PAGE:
Chicago Oven & Pizza Grinder Pizza Co Chicago Pizza Pot Pie

Chicago Oven & Pizza Grinder Pizza Co Chicago Pizza Pot Pie

1 recipe pizza crust mix – ready to use
4 teaspoons olive oil
1 pound ground beef – or sweet or hot Italian sausage meat, (removed from casings and crumbled), or a combo of all
1 medium sweet onion – peeled and chopped
1 medium green pepper – seeded and chopped
2 garlic cloves – peeled, crushed, and chopped
1 can whole tomatoes – (28 ounce) roughly crushed
3 ounces tomato paste
1 teaspoon dried oregano – or dried basil
2 tablespoons Italian parsley – fresh, minced
salt – to taste
fresh ground black pepper – to taste
1/2 pound mozzarella cheese – thinly sliced
Vegetable oil – to prepare the bowls

Prepare a recipe for pizza dough and let it rise in the refrigerator for 1 1/2 Hours.

Preheat the oven to 500 degrees for 60 minutes.

Prepare the sauce while the dough is rising.

Heat two teaspoons of the olive oil in a medium-sized non-aluminum saucepan. Add the meat and cook it until it is no longer pink. Remove the meat and Drain off the fat.

Heat the to remaining teaspoons of olive oil in the same saucepan and sauté the onion and green pepper until the onion is just translucent. Stir in the garlic and cook for 1 minute.

Add the sautéed meat, tomatoes, tomato paste, oregano, parsley, and salt and pepper. Stir and simmer, uncovered, for 45 to 60 minutes. Stir from time to time to prevent burning.

Oil 4 1- to 1-1/2-cup ovenproof bowls, inside and out. Oil a baking sheet.

Spoon the cooked sauce into each bowl, leaving at least 1/2 inch of space at the top of each bowl. Lay the mozzarella over the sauce in each bowl.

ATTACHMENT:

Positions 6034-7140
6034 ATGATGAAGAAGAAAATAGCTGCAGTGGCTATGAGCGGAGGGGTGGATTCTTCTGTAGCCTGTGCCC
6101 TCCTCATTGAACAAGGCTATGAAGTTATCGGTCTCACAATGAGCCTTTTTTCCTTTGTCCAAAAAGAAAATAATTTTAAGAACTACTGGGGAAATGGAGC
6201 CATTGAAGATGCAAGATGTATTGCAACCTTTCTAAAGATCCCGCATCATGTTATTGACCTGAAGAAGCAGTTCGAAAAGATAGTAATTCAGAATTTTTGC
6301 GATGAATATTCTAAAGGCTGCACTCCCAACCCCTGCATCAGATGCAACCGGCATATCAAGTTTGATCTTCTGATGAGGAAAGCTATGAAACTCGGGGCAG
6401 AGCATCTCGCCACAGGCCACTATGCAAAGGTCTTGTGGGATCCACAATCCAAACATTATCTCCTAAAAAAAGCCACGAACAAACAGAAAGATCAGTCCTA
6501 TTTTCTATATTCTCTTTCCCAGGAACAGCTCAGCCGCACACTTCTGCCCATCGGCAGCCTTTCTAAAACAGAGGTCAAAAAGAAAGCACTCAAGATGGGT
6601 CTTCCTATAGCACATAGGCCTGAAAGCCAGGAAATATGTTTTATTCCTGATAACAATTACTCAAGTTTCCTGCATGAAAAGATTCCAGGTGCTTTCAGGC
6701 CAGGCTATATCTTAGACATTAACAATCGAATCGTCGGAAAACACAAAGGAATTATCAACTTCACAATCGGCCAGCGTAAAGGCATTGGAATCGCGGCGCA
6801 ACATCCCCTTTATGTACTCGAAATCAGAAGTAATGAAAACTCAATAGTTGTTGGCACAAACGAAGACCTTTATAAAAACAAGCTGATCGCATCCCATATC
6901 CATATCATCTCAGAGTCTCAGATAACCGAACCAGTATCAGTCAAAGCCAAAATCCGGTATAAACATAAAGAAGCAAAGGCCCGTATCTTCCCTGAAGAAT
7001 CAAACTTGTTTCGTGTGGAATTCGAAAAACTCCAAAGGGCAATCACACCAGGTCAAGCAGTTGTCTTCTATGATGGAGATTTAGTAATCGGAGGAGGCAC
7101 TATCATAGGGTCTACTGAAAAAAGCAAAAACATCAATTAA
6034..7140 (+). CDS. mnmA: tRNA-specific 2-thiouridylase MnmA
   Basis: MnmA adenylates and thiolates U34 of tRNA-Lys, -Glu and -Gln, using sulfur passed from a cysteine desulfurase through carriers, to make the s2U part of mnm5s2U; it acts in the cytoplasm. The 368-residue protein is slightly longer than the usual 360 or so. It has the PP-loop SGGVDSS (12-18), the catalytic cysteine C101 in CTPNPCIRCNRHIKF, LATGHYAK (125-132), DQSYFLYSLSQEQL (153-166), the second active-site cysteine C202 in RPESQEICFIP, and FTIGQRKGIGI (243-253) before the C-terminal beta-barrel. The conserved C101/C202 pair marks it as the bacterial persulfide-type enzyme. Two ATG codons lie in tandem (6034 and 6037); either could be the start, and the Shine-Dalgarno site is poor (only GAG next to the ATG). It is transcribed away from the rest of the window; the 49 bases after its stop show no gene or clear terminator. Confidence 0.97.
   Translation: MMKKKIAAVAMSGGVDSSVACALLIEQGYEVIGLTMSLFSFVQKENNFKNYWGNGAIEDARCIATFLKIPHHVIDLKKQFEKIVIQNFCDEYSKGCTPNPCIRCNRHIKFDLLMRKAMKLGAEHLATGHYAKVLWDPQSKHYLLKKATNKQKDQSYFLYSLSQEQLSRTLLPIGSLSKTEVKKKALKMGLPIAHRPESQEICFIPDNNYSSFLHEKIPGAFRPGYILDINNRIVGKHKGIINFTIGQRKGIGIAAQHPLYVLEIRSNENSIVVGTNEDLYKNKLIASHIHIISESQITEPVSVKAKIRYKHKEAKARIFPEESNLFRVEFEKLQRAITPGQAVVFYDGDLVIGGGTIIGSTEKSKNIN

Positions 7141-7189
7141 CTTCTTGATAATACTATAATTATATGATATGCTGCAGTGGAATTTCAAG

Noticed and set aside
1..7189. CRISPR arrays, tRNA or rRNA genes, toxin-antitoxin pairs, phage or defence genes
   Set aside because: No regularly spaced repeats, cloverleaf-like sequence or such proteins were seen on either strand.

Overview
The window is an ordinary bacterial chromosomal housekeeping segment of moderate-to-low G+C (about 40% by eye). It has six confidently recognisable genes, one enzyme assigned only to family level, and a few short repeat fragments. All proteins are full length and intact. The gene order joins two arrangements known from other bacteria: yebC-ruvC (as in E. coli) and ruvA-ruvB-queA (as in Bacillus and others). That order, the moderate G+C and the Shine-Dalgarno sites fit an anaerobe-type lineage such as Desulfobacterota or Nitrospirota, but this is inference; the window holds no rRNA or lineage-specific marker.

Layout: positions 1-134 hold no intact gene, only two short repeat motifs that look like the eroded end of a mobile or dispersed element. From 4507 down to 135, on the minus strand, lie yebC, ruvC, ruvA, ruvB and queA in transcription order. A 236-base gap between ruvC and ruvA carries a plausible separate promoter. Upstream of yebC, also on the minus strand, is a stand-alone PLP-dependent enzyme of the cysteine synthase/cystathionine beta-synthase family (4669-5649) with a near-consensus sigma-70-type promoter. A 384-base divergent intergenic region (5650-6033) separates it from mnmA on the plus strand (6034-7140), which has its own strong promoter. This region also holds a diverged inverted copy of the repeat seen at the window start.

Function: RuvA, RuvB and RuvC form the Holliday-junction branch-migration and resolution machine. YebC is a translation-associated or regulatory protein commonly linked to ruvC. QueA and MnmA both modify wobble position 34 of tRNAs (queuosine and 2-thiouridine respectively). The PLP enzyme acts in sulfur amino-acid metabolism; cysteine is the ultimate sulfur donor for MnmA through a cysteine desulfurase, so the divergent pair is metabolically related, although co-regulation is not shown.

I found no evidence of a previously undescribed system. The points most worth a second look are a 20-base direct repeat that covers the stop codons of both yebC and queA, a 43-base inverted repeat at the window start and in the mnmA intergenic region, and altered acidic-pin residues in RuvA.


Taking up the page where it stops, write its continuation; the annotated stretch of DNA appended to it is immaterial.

Remove the dough from the refrigerator, punch it down, and divide it into 4 pieces. Roll each piece out with a rolling pin until it is just large enough to hang over the bowl’s edge by 2 inches.

Set the bowls on the oiled baking sheet and bake for 15 to 20 minutes. The dough is done when the crust is golden brown and sounds hollow when tapped.

To serve, put a dinner plate on top of the dough, and with oven mitts protecting your hands, quickly invert the pie. Loosen the dough all around the edge with a knife before removing the bowl. The pies can also be served in their bowls without inverting them. Let each person break through the crust to get to the filling-just as they would with another type of pie.

NOTE: The dough is refrigerator risen so that it will be stiff when it is rolled out. When the dough is too soft, it can slip and expand too much on the bowl.

“When the pizza goes into the oven, it resembles a crust-covered deep-dish pot pie, but when it is done, the waiter detaches the crust from the bowl and deftly flips it over at your table. Viola! Upside-down pizza pot pie!”